Turkey’s government is on a collision course with the country’s powerful military after parliament voted to adopt a new education law on Thursday.
Asked to indicate which party they would vote for if elections were held today, 43.4 per cent listed the AKP, while the main pro-secular force in parliament, the Republican people’s party (CHP), received backing from just 18.1 per cent.
The AKP won the last elections in July 2007 with 47 per cent of the vote and the next poll would not normally be due until 2011.
The country’s chief prosecutor has said that the AKP plans to replace the secular system with a religious regime. Should the constitutional court heed the prosecutor’s demand, it will be the first time that it has outlawed a governing party.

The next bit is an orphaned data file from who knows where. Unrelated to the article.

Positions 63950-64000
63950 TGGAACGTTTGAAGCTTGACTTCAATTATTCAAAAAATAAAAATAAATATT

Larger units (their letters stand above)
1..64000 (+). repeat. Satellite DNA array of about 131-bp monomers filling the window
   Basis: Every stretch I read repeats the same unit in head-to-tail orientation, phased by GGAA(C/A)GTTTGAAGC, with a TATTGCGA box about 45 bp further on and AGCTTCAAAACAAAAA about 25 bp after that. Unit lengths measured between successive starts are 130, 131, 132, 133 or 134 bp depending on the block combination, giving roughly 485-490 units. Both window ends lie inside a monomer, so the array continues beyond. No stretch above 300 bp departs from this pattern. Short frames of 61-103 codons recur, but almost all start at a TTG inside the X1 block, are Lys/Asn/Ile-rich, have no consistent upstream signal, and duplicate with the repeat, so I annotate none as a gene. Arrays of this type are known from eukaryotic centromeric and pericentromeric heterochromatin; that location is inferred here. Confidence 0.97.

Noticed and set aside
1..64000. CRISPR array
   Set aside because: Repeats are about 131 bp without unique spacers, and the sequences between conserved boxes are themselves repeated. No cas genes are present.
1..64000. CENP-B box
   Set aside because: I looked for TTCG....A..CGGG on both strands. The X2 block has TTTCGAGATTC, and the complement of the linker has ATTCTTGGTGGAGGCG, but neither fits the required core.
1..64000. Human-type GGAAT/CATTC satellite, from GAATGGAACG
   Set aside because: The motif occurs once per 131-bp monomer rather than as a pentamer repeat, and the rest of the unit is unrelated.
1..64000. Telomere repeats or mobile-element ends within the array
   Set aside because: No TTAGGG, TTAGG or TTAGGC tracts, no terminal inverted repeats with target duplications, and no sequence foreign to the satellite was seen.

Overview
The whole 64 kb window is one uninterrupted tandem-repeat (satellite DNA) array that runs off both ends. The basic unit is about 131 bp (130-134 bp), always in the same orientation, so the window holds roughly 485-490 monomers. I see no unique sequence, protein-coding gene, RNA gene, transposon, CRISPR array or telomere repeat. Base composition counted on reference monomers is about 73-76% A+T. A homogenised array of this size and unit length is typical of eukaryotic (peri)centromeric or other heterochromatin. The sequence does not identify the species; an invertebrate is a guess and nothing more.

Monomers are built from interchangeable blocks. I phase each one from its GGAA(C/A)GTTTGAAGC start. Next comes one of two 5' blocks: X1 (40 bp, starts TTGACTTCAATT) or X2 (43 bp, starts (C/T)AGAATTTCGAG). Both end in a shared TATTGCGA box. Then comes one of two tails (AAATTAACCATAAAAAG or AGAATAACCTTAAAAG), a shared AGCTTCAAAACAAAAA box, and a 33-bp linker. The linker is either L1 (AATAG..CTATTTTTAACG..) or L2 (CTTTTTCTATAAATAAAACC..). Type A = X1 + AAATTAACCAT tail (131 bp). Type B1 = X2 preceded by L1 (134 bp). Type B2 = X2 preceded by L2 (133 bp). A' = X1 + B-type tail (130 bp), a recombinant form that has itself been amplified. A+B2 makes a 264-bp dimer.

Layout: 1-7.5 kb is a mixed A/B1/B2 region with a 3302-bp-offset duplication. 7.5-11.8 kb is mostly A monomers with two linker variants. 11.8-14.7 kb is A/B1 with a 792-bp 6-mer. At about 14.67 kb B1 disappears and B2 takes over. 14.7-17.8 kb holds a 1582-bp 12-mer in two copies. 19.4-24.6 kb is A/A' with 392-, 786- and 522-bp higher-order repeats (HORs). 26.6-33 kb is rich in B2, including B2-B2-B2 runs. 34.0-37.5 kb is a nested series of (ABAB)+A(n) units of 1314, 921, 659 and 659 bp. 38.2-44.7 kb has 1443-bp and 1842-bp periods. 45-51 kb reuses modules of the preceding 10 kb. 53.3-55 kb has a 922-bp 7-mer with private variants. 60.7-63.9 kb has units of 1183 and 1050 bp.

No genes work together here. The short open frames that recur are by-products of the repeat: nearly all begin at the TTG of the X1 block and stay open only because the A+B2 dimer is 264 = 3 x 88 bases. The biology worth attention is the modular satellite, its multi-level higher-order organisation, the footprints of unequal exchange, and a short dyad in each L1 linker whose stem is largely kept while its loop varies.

However, the survey, conducted over two days in the middle of June from a sample of 1,195 people, confirmed the belief that even if the AKP is banned by the court, its successor would win early elections.
As well as banning the AKP, the prosecutor is seeking a five-year ban on the political activities of some 71 figures, including Abdullah Gul, the Turkish president and former leader of the AKP, and Recep Tayyip Erdogan, the prime minister.
The AKP has rejected the allegations, saying it is the target of a politically-motivated attack and frequently reaffirming its commitment to secularism.